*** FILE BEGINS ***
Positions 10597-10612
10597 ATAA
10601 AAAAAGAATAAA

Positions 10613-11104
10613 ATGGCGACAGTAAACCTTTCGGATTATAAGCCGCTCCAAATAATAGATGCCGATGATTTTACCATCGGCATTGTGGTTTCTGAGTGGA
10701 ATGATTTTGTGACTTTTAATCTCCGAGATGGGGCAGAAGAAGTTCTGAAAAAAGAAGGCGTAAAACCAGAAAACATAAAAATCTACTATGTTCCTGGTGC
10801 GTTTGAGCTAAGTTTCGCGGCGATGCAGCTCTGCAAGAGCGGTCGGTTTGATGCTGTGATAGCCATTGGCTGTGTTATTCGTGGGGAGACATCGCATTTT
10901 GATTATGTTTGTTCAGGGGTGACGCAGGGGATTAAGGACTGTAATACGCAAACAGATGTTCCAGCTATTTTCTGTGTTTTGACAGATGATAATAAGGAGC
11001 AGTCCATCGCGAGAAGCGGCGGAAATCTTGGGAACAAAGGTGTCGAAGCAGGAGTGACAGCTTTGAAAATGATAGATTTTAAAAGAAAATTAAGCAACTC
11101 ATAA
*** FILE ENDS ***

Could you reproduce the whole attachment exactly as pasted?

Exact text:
Positions 10597-10612
10597 ATAA
10601 AAAAAGAATAAA

Positions 10613-11104
10613 ATGGCGACAGTAAACCTTTCGGATTATAAGCCGCTCCAAATAATAGATGCCGATGATTTTACCATCGGCATTGTGGTTTCTGAGTGGA
10701 ATGATTTTGTGACTTTTAATCTCCGAGATGGGGCAGAAGAAGTTCTGAAAAAAGAAGGCGTAAAACCAGAAAACATAAAAATCTACTATGTTCCTGGTGC
10801 GTTTGAGCTAAGTTTCGCGGCGATGCAGCTCTGCAAGAGCGGTCGGTTTGATGCTGTGATAGCCATTGGCTGTGTTATTCGTGGGGAGACATCGCATTTT
10901 GATTATGTTTGTTCAGGGGTGACGCAGGGGATTAAGGACTGTAATACGCAAACAGATGTTCCAGCTATTTTCTGTGTTTTGACAGATGATAATAAGGAGC
11001 AGTCCATCGCGAGAAGCGGCGGAAATCTTGGGAACAAAGGTGTCGAAGCAGGAGTGACAGCTTTGAAAATGATAGATTTTAAAAGAAAATTAAGCAACTC
11101 ATAA